For the purpose of determining whether leave should be granted to a party to appeal against the award of an arbitrator, much depends on whether the dispute in question concerns the interpretation of `one-off` clauses or standard terms.
Rather less strict criteria have to be met in the case of an application for leave to appeal where standard term clauses are concerned. In this case, both the plaintiffs and the defendants accepted that the clauses which governed their rights were `one-off` clauses. As far as such clauses are concerned, the following words of Lord Diplock in The Nema; Pioneer Shipping v BTP Tioxide [1982] AC 724, ought to be borne in mind:

Where ... a question of law involved is the construction of a `one-off` clause the application of which to the particular facts of the case is an issue in the arbitration, leave should not normally be given unless it is apparent to the judge upon a mere perusal of the reasoned award itself without the benefit of adversarial argument, that the meaning ascribed to the clause by the arbitrator is obviously wrong: But if on such perusal it appears to the judge that it is possible that argument might persuade him, despite first impression to the contrary, that the arbitrator might be right, he should not grant leave; the parties should be left to accept, for better or for worse, the decision of the tribunal that they had chosen to decide the matter in the first instance ...

The plaintiffs` liability for damage to the vessel

It is common ground that the defendants were obliged to insure the vessel and that they failed to effect a valid policy because the policy effected by them afforded no cover to a vessel chartered on a bareboat basis. As such, whether or not the plaintiffs are liable to the defendants for the damage...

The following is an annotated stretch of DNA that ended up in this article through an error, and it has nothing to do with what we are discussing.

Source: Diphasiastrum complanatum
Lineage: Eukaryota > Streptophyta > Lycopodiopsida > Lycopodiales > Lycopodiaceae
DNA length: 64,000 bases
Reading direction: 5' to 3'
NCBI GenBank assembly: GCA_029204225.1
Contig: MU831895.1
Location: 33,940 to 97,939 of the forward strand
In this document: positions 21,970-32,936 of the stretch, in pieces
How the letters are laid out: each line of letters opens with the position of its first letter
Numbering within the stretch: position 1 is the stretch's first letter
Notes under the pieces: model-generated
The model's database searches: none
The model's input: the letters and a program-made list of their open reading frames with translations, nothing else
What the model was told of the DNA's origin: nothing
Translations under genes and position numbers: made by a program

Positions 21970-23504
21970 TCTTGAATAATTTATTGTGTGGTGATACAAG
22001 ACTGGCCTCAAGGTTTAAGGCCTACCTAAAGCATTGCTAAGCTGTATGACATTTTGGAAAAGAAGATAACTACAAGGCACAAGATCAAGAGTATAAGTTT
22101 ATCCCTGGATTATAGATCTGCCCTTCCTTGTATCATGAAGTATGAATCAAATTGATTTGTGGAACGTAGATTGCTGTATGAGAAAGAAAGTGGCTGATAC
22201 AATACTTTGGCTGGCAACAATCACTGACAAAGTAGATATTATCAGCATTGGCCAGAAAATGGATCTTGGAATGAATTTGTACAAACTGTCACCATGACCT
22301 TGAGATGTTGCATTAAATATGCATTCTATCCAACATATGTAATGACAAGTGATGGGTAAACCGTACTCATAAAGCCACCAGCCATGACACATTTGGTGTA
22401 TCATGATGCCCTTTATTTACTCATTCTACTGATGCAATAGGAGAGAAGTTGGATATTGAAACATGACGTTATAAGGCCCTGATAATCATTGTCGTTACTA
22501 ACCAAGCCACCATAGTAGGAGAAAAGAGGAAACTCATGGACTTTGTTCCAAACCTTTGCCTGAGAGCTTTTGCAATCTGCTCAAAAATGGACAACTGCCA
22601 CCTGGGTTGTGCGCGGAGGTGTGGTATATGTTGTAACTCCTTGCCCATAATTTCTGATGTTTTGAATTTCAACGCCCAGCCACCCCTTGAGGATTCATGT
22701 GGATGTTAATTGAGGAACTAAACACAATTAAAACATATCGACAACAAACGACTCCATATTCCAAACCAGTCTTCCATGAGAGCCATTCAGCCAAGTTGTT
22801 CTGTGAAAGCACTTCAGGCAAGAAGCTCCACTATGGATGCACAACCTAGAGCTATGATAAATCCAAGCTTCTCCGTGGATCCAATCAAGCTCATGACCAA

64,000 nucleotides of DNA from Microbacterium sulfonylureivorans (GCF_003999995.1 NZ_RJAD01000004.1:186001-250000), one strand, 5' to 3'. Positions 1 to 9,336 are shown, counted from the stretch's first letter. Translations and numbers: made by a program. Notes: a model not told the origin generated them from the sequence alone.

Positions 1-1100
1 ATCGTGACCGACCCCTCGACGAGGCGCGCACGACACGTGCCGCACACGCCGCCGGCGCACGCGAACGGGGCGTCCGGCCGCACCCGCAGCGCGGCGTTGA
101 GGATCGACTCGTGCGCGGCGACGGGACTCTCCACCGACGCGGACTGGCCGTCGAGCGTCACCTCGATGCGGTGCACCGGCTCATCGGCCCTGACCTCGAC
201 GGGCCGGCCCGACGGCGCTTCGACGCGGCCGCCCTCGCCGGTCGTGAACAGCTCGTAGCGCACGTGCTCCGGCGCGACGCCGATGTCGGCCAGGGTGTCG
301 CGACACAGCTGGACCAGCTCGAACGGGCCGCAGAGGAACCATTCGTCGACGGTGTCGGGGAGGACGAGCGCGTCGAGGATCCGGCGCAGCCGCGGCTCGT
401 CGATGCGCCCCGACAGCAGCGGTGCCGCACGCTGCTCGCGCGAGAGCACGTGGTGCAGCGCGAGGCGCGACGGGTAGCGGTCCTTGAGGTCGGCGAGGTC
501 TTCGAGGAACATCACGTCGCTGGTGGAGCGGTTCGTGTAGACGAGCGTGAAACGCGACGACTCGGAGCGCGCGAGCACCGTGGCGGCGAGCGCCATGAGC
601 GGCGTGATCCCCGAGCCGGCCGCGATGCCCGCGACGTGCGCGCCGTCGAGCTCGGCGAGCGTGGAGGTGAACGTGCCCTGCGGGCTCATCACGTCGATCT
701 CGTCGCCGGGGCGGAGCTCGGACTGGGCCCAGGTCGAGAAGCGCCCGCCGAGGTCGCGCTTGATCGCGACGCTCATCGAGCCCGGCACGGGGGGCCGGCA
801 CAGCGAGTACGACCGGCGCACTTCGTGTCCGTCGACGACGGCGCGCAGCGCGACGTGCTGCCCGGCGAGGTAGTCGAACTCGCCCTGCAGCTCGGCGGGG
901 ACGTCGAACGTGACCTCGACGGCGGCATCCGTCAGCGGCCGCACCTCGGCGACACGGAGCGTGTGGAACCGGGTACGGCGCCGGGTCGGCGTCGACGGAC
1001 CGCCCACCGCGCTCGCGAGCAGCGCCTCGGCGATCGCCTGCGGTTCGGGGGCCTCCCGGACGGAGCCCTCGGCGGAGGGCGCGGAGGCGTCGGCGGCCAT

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2 books & journal articles
  • Contract Law
    • Singapore
    • Singapore Academy of Law Annual Review No. 2001, December 2001
    • 1 December 2001
    ...for instance in Wu Fu Ping v Ong Beng Seng[2001] 2 SLR 40; Hyundai Engineering & Construction Co Ltd v Sembawang Kimtrans (S) Pte Ltd[2001] 1 SLR 739 (which was, in any event, primarily a decision centring on arbitration: see also infra); Pacific Century Regional Development Ltd v Canadian ......
    • Singapore
    • Singapore Academy of Law Journal No. 2002, December 2002
    • 1 December 2002
    ...49(5) incorporates The Nema17 guidelines which have been followed in Singapore, most recently in Hyundai Engineering v Sembawang Kimtrans[2001] 1 SLR 739. In a nutshell, the decision of the arbitral tribunal on the point of law must be obviously wrong, unless it is a question of general pub......